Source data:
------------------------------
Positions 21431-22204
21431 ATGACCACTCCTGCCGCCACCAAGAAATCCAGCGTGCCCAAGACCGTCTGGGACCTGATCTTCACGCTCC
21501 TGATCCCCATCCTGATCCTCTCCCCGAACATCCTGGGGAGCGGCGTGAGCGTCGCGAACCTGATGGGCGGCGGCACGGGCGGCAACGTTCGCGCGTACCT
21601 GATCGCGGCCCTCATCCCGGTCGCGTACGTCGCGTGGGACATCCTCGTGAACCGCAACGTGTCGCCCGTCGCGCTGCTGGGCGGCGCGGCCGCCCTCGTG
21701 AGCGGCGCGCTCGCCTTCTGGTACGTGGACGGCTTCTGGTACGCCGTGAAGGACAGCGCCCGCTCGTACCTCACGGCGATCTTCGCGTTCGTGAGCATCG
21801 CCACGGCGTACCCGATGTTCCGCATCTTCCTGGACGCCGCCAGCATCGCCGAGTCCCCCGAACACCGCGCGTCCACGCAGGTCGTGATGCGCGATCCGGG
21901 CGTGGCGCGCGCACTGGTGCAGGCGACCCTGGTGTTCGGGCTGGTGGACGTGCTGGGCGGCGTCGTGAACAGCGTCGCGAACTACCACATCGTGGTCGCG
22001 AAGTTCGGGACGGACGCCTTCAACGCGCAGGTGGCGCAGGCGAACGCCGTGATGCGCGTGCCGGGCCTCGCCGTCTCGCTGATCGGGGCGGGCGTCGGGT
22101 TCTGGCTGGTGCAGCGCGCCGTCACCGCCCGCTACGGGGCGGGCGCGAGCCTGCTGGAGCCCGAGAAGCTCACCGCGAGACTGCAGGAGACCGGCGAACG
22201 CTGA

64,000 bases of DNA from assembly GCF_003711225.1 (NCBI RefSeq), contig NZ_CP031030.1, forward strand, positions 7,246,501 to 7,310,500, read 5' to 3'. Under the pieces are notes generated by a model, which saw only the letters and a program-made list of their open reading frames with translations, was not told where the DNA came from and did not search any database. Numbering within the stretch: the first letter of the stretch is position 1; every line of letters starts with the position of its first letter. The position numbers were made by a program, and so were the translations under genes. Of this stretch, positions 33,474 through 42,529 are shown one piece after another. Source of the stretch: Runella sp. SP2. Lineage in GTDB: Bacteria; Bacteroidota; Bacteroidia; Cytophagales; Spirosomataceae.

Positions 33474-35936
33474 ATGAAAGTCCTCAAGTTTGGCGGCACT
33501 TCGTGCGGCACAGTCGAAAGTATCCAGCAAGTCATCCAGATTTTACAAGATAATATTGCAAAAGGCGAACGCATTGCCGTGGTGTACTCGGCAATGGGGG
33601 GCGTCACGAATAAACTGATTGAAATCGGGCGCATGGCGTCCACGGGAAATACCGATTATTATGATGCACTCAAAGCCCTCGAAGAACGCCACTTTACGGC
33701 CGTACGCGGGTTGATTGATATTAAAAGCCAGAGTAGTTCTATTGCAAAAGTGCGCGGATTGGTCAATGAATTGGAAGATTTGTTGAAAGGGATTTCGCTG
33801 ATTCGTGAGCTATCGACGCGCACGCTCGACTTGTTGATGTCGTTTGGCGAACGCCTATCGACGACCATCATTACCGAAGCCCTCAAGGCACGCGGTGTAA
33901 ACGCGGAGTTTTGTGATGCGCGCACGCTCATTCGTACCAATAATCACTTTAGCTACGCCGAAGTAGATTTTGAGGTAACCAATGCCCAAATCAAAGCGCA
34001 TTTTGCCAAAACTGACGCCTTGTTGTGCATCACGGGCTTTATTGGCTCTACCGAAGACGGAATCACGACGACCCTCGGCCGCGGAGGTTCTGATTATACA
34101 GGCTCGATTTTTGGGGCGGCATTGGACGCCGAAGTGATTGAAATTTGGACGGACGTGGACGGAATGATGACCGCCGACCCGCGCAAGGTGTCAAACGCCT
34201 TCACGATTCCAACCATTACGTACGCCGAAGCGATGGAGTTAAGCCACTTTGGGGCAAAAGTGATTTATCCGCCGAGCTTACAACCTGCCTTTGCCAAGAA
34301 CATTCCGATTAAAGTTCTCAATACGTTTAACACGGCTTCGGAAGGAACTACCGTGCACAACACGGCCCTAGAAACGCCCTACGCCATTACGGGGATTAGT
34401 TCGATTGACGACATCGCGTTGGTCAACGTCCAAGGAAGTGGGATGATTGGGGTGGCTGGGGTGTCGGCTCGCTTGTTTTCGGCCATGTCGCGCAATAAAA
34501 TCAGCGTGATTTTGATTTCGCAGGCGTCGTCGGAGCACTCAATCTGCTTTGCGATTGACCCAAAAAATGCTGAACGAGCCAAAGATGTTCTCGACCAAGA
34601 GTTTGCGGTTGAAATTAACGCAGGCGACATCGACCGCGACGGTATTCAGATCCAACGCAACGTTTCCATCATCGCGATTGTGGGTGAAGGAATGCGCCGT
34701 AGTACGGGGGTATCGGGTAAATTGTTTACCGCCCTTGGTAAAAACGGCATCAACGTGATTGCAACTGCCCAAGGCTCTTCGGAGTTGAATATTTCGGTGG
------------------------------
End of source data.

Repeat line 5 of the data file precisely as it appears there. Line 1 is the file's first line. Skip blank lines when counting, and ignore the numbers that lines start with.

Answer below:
21701 AGCGGCGCGCTCGCCTTCTGGTACGTGGACGGCTTCTGGTACGCCGTGAAGGACAGCGCCCGCTCGTACCTCACGGCGATCTTCGCGTTCGTGAGCATCG